Vice Commanders of all operational commands, along with Lt. Gen. Donald
Kutyna, Commander of Air Force Space Command. The second part was assigned to
a group of officers under the direction of Maj. Gen. Harold Todd, Commandant of
the Air War College.
"The whole purpose," recalls Mr. Aldridge,
"was to determine the role of the Air Force in space and the role of space
in the Air Force."
One major conclusion of the study was that "the future
of the Air Force is inextricably tied to space," Mr. Aldridge says.
Another: "The Air Force should not be the exclusive agent for space
activities. If others have missions requiring satellites, they should be free
to build them.
"But because the Air Force has such a tremendous space
acquisition and launch infrastructure, it should be the service of preference
in building multimission, multiservice satellites, such as Milstar."
As a result of the top-level analysis, the Air Force has
moved to permeate its ranks with space experts. Formerly, officers graduating
from USAF's three-year-old undergraduate space training course at Lowry AFB, Colo.,
were assigned almost exclusively to Air Force Space Command. Now they are
being dispersed throughout the staffs of all operational commands.
Blue-suiters are being brought up to speed on space at the
Pentagon, too. "The word around the Air Staff these days is, 'You'd better
know something about space," notes Mr. Aldridge.
Evidence of this is perhaps most striking in the Pentagon
shop of Lt. Gen. James McCarthy, Air Force Deputy Chief of Staff for Programs
and Resources, who has set up a panel of officers to handle space just as other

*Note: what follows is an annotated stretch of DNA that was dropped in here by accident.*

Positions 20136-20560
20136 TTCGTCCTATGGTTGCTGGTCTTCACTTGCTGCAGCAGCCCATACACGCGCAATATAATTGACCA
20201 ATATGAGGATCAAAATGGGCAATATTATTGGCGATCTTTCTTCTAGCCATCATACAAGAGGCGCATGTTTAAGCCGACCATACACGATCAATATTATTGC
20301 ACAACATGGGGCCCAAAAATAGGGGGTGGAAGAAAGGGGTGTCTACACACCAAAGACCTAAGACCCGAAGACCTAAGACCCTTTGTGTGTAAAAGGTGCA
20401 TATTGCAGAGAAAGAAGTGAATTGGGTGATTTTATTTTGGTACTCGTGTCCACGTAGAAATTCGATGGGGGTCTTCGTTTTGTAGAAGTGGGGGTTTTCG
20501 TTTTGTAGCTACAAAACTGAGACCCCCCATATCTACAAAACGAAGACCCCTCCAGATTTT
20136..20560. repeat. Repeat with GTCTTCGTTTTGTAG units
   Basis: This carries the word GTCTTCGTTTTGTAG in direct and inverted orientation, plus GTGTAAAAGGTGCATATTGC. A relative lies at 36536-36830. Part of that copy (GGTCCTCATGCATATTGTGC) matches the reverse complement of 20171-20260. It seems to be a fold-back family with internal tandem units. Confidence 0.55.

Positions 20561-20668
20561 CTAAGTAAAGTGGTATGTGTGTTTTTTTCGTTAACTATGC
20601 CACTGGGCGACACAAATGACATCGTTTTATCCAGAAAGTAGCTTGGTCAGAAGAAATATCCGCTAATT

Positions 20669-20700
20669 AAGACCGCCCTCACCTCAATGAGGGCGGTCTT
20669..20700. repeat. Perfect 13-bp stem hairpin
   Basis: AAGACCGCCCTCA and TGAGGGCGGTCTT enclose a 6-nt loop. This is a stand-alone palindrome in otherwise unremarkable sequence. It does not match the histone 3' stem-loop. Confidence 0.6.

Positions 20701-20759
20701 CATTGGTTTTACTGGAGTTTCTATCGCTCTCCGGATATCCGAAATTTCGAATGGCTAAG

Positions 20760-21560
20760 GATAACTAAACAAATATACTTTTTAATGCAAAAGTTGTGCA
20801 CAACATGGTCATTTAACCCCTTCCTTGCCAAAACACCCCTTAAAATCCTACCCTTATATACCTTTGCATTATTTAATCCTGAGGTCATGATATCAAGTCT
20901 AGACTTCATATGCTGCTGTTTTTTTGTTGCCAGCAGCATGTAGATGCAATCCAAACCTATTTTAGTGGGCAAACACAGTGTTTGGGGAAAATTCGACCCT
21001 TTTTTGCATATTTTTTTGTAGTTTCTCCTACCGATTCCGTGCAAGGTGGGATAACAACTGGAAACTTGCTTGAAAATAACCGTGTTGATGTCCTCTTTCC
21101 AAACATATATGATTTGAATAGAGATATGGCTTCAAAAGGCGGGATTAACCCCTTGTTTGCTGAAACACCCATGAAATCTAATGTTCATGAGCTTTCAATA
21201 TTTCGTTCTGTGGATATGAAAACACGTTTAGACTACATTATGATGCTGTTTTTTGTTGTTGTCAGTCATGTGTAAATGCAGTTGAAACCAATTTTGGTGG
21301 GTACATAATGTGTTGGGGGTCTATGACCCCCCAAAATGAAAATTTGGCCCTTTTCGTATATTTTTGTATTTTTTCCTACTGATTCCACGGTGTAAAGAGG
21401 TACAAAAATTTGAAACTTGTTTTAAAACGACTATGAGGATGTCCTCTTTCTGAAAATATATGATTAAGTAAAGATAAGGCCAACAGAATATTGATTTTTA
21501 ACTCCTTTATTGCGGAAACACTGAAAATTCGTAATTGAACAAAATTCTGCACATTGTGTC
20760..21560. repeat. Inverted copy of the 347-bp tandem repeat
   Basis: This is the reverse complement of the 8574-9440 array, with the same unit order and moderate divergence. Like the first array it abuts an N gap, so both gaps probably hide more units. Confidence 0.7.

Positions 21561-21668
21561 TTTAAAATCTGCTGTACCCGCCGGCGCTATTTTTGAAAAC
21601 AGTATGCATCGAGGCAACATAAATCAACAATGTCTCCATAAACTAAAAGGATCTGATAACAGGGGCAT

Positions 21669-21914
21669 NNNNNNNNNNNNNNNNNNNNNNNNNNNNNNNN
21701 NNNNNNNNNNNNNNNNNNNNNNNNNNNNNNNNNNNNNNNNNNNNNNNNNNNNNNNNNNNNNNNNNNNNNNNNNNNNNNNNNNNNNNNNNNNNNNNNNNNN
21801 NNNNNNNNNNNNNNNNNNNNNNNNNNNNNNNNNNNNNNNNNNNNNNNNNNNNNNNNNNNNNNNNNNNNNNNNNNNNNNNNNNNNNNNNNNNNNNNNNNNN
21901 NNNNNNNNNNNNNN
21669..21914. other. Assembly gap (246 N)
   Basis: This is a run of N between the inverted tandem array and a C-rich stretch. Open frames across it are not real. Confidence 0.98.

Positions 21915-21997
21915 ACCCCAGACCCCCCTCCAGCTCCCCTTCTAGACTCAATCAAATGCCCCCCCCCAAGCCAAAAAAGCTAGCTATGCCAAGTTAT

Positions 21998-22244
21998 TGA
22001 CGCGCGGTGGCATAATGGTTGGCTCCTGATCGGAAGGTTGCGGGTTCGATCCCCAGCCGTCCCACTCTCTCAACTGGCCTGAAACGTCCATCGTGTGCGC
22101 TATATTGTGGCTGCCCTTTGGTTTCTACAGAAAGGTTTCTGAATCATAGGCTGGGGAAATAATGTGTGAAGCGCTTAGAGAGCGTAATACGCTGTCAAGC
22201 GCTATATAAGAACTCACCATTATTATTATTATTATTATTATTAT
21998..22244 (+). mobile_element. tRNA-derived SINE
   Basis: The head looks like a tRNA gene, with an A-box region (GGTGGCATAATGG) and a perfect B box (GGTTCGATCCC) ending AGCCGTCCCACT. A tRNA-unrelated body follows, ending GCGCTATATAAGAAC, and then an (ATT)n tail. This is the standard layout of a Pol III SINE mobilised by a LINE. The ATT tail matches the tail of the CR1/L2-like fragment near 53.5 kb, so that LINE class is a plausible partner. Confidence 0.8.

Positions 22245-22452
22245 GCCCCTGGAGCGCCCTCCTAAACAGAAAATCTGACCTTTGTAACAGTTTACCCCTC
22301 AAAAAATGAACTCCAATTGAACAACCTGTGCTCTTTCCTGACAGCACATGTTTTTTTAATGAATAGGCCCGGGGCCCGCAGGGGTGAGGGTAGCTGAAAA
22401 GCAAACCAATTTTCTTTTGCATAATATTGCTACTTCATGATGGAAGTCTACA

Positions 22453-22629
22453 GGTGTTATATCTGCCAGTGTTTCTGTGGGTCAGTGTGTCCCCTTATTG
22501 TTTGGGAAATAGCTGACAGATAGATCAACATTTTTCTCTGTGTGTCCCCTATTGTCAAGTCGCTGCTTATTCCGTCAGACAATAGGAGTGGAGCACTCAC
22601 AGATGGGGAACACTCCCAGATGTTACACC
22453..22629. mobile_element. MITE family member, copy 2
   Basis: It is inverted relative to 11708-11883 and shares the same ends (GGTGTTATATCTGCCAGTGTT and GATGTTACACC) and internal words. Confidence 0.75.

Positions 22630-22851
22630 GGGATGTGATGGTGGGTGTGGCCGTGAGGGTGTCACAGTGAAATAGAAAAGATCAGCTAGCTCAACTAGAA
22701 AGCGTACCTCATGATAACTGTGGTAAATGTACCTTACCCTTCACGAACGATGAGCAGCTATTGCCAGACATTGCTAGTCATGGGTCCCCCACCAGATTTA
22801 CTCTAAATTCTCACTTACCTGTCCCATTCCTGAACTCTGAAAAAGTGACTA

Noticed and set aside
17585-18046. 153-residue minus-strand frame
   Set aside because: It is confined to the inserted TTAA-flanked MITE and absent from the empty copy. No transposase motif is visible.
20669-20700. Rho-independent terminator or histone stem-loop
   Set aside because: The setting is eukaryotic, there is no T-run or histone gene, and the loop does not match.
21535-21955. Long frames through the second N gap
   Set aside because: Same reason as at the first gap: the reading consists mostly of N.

XO panels handle airlift or whatever.
At two Corona meetings of top Air Force commanders last
year, space came in for special attention. Coordination of space matters at
the Pentagon is being refined. Space training courses are being expanded.
In short, says Mr. Aldridge: "Space is now incorporated
in the organizational structure of the Air Force." He is persuaded that
the barrier between the space community and the rest of the Air Force "has
The new Air Force space policy divides USAF's role in space
into four parts, as follows:
• Space Control. This means acquiring and operating
antisatellite (ASAT) capabilities, providing battle management and CI, and
integrating and using ASAT and space surveillance systems.
• Force Application. Should the US political leadership ever
decide to deploy an SDI-type ballistic missile defense (BMD) system, the Air
Force would acquire and operate the system's space-based segment and assets,
see to its battle management and C, and integrate its forces.
This section of the policy statement also makes it clear